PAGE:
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How to reduce energy consumption in manufacturing

Engineering services are needed to deliver not just for the sake of “keeping up with the times”, but and a tangible economic benefit to the customer. One of the noticeable results of modern engineering solutions is the reduction of energy used in food production. The experts at Viravix Engineering tell you how you can reduce heat and energy consumption in food industry.
 Electricity Consumption at a Factory

Structure of basic energy costs in production

Almost half of the energy consumption in food production, e.g. in milk processing, is spent on the cleaning of process equipment and pipes. But CIP washing cannot be dispensed with, because without it the required bacteriological purity of the product cannot be ensured.
CIP washing in food processing plants we have already described what mistakes can be made when implementing equipment and how to avoid them.
If you install a CIP station without a clear instruction or with incorrect installation, this can lead to serious problems, including water hammer, breakdowns and the inability to carry out full maintenance.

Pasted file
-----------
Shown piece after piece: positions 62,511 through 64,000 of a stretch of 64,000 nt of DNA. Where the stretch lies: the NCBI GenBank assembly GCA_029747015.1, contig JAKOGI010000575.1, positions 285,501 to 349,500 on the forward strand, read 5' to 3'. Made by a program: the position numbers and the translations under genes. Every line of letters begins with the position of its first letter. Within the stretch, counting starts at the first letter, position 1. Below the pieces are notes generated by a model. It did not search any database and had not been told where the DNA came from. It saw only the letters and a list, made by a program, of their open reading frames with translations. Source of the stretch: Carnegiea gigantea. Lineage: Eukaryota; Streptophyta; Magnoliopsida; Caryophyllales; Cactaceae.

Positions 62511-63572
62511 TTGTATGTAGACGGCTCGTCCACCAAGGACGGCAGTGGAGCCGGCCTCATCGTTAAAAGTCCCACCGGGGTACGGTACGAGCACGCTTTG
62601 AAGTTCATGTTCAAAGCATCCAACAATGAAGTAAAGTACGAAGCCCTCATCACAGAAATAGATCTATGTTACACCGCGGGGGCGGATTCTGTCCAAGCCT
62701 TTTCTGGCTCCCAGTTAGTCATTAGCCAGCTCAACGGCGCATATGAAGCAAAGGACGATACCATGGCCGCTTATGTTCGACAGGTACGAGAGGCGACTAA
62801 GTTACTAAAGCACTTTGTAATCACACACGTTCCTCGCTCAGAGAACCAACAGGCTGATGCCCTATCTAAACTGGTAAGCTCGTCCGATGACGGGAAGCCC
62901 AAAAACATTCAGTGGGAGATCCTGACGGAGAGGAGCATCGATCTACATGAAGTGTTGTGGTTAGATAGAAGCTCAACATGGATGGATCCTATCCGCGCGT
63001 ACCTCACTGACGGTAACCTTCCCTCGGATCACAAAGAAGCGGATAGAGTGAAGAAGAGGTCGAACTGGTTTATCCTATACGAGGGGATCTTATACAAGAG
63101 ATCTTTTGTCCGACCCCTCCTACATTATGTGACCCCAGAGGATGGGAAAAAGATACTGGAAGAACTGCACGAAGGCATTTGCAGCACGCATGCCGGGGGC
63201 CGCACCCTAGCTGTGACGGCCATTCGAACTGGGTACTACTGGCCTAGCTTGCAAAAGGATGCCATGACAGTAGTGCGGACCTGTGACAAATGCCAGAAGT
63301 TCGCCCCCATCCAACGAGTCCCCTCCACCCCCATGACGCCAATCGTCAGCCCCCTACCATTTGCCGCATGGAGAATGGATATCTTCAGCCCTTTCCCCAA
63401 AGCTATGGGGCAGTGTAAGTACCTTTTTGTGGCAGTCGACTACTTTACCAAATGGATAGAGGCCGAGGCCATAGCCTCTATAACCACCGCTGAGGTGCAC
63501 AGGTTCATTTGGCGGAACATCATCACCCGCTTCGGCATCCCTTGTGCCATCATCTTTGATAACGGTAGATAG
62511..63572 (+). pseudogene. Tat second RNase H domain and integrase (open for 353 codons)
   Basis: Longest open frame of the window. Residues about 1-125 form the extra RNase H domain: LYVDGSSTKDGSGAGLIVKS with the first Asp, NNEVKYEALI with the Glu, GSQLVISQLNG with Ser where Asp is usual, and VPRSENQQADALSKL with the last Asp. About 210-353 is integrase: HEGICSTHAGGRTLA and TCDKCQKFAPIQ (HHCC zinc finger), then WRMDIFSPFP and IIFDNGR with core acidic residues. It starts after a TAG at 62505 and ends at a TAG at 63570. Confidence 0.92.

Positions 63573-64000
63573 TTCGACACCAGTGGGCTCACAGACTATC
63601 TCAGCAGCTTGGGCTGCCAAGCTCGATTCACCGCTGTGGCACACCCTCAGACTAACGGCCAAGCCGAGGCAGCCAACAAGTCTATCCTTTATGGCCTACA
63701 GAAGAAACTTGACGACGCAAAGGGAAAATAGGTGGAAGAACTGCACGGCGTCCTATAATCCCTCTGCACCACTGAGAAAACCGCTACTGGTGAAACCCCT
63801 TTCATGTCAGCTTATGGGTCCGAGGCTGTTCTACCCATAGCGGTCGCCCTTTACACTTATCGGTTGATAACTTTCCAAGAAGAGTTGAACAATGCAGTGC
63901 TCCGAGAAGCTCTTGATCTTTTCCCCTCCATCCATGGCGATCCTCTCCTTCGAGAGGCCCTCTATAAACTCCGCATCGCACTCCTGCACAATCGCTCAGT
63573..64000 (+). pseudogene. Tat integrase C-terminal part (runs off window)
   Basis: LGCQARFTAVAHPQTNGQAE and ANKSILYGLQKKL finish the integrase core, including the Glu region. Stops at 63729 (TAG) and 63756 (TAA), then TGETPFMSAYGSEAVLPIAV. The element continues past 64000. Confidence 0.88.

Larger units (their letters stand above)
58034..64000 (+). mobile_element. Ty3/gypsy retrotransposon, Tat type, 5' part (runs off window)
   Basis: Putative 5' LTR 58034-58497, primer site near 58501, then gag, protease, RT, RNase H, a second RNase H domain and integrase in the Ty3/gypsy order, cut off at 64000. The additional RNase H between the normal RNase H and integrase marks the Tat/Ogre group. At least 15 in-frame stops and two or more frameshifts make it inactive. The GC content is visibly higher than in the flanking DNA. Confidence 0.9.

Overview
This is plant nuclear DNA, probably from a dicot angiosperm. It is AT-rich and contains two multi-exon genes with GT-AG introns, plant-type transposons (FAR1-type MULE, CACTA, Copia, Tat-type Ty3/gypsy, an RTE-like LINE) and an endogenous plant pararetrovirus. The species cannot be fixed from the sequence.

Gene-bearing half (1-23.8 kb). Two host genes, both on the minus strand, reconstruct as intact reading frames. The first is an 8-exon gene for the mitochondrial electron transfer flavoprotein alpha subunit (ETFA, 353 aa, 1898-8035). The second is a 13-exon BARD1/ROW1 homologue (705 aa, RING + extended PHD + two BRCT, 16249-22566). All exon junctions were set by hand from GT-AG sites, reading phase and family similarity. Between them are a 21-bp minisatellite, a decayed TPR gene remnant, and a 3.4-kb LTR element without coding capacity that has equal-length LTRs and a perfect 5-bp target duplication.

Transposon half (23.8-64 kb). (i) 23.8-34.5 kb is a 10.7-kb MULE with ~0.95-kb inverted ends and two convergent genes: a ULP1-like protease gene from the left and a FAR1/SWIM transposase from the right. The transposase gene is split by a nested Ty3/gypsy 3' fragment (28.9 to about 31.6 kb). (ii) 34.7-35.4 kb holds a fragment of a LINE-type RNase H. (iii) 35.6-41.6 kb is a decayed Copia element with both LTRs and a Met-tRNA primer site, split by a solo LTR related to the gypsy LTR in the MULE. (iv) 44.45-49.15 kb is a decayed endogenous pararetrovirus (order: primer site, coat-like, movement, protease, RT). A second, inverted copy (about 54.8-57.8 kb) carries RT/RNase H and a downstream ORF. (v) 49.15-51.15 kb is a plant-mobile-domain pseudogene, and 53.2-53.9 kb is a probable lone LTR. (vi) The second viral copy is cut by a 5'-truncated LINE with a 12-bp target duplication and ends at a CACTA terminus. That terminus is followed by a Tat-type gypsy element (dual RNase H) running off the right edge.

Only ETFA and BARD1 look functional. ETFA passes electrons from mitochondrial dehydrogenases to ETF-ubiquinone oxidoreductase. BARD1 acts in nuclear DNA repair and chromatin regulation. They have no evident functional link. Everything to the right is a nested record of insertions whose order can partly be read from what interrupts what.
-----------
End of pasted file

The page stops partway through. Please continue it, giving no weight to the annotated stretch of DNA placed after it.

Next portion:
A process engineer who is faced with accidents, splashing of cleaning solution and conflicts in the cleaning schedule of different equipment will not appreciate the benefits of automation, as he will have to personally control the entire process.

If the washer is installed without taking into account the conditions of production, this can also cause problems for the quality specialist, who may face the presence of "dead zones" on the line and the inability to take samples. To avoid such problems, you need to contact a reliable engineering company that will help you select the equipment and ensure the correct installation.

The owner of the food production will be able to save more on minimizing risks than he pays for the services of such a company.
Approximate energy cost structure for the CIP process:
The first step in selecting technical solutions is to find energy leaks. For this purpose, remote monitoring systems consisting of detectors and software can be used. Sensors are installed on process equipment and process parameters are recorded over a period of time.

  • 85% - heating the cleaning solutions;
  • 8% is water use;
  • 6 % - operation of electric drives;
  • 1 % for compressed air.
As can be seen, heat losses are the main expense, so their analysis is primary for the development of energy saving measures.

Thermal losses from heating consist of losses from hot tank surfaces and piping, from heated liquids, from incorrectly chosen washing parameters - heating, time, water consumption. They are individual for every production, but there are basic energy saving measures which can be applied. It's just that the effect will be different in each case.

Insulating heated surfaces

Heat loss is directly proportional to the temperature difference between the heated media and the ambient air. The solution is to prevent heat exchange between the hot surfaces and the surroundings so that they do not cool down.

This is done by insulating equipment with a temperature above 45 °C: